Christmas: Incarnation of the Divine Light

For God so loved the world that he gave his only Son, so that everyone who believes in him may not perish but may have eternal life.

– John 3.16

Lots of us seem to get a little irritated about the “commercialisation of Christmas”, the sense that the festival has lost its real meaning and turned into just another excuse for consumption, for shopping, for mindlessness. Christian folk are inclined, usually, to adopt a “Jesus is the reason for the season” approach – to remind each other and whoever will listen that Christmas (as the name implies) is a celebration of the birth of Jesus Christ – the great self-giving of God in the Second Person of the Trinity. That act of divine generosity naturally ought to inspire our own generosity, hence food, family, gifts.

Continue reading Christmas: Incarnation of the Divine Light

The Coming of the Divine Light

The Virgin today brings forth the Superessential, and the earth offers a cave to the Unapproachable. . . . . I behold a Mystery strange and wonderous: the cave is Heaven and the Virgin is the throne of the Cherubim; in the confines of the manger is laid the Infinite.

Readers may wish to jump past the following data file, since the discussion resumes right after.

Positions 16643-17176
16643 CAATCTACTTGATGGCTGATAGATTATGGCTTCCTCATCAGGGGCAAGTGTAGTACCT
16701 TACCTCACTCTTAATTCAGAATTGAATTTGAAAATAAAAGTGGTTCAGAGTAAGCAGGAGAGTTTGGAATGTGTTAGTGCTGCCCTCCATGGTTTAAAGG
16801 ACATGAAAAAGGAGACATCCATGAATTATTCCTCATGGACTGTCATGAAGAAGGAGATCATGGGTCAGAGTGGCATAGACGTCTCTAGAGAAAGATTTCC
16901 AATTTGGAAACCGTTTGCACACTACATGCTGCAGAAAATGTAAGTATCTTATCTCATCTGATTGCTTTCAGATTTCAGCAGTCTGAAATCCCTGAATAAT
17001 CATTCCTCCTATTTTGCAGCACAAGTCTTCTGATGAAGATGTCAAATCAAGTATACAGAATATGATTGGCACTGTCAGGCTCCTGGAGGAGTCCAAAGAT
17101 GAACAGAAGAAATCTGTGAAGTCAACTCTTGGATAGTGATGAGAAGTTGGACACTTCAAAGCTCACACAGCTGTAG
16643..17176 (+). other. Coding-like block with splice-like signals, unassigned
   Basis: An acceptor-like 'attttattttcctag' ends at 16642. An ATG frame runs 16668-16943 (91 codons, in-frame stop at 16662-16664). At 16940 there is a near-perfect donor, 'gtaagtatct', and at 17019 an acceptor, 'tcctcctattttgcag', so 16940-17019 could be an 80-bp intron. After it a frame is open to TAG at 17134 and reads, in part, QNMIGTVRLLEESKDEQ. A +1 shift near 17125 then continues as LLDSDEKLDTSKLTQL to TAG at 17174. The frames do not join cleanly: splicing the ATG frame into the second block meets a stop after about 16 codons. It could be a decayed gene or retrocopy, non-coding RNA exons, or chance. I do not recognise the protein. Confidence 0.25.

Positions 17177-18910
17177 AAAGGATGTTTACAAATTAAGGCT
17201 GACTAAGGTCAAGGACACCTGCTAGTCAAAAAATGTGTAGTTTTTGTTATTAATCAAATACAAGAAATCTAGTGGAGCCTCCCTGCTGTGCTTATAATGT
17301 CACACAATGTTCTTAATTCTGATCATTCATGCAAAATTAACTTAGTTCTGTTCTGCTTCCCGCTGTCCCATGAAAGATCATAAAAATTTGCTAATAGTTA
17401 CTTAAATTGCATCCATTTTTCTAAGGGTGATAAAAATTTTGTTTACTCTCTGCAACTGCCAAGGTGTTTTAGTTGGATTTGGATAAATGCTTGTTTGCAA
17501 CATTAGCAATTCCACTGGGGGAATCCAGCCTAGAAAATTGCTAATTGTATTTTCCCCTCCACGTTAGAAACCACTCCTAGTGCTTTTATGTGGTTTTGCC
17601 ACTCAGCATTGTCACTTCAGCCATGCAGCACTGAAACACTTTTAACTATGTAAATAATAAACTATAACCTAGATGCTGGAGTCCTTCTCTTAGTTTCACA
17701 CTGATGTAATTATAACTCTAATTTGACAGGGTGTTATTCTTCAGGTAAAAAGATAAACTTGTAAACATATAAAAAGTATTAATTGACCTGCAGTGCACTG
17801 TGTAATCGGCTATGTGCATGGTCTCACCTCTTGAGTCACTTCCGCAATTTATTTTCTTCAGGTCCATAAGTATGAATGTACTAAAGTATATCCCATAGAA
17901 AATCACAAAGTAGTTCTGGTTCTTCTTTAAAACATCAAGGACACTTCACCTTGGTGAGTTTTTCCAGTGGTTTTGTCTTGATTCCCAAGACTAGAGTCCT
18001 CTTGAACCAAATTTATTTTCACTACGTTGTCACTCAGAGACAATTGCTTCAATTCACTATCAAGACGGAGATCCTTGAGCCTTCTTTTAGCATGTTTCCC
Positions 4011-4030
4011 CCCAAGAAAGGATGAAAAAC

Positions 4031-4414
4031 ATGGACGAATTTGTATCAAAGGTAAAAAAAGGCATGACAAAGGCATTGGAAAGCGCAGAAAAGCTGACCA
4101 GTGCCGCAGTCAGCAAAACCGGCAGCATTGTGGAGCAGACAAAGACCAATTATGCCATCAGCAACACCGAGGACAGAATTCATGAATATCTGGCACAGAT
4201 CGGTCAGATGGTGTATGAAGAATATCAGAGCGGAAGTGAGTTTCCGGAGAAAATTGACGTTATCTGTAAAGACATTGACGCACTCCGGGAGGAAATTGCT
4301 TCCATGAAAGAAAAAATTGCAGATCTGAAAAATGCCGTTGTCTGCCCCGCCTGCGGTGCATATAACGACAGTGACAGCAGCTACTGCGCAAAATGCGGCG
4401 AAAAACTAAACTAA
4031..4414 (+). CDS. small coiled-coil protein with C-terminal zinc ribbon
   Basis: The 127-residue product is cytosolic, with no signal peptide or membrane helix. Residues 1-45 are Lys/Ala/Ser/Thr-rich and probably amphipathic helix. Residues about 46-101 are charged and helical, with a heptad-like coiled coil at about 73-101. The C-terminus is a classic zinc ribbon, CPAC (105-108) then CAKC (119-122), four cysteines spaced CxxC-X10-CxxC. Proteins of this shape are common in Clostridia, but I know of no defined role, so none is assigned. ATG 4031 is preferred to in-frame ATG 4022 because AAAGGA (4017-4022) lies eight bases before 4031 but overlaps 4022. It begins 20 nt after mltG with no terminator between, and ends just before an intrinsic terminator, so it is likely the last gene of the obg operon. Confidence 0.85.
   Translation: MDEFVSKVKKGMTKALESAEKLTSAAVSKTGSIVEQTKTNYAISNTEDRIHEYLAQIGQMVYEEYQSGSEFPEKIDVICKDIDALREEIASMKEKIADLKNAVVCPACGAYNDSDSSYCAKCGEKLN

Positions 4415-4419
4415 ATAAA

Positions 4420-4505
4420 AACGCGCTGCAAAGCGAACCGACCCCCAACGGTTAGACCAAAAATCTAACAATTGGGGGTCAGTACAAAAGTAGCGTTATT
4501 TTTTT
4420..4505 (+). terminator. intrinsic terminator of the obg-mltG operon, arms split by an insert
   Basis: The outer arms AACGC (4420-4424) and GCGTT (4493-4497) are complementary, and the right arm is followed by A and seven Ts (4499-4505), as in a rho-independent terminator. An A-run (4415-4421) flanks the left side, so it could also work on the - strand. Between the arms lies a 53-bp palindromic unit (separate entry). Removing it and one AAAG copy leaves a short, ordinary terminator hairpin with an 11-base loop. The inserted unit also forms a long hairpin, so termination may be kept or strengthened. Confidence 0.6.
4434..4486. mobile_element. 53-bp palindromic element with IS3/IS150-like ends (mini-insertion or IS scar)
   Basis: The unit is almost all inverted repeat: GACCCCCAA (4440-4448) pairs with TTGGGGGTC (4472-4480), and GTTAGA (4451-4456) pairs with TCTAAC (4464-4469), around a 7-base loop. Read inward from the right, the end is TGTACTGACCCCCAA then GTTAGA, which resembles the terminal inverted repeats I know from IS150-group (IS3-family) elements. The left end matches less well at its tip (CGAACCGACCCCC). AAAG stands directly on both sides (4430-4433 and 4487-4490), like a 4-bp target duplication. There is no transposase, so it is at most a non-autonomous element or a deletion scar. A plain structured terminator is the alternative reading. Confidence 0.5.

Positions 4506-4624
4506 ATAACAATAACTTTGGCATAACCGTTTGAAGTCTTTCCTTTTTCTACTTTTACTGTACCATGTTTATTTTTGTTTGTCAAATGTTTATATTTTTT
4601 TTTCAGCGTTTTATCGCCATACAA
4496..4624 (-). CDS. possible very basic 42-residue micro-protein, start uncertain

With such grand vision and lofty words we enter the Collect prayer of the Menaion, taken from the proper for the Greek Orthodox liturgy, celebrated on the 25th December.

The Menaion gives a hint of what we might find is available to us, when we engage in the witnessing the presence of the Divine at this time of year, in the Coming of the Divine Light.

The word ‘Superessential’ in the prayer above is grounded upon the use of the original word ‘hyperousion’, St Dionysius’ peculiar term which describes a space above every conception the mind can form. The Christian tradition holds that at the moment of the Lord’s birth, it was as if all Nature had missed a beat and paused in its course, a moment of universal revelation, spread to all creatures and all places.